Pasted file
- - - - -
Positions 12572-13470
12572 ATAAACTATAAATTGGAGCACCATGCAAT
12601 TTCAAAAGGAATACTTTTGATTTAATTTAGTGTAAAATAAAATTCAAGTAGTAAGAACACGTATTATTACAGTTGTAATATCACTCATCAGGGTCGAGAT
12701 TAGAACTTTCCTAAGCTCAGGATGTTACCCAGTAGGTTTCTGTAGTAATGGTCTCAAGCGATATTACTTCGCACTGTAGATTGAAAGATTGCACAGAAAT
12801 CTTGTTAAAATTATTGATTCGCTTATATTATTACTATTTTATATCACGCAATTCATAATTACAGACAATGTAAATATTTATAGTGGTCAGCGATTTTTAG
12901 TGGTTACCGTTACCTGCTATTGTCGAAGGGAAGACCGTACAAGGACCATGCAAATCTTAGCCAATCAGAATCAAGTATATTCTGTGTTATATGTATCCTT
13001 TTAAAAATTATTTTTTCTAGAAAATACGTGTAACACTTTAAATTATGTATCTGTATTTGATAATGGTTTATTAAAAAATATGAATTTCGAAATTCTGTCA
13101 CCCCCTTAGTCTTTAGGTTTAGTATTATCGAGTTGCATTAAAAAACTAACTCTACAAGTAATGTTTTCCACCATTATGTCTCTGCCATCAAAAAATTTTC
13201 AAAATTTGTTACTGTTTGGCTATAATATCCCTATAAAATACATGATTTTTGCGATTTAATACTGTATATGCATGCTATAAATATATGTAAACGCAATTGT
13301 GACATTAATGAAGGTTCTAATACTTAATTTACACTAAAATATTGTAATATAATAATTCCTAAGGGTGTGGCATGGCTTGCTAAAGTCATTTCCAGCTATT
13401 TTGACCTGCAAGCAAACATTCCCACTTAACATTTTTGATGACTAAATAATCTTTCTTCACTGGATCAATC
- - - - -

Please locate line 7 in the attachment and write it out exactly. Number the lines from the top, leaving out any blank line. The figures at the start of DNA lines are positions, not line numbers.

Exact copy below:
13001 TTAAAAATTATTTTTTCTAGAAAATACGTGTAACACTTTAAATTATGTATCTGTATTTGATAATGGTTTATTAAAAAATATGAATTTCGAAATTCTGTCA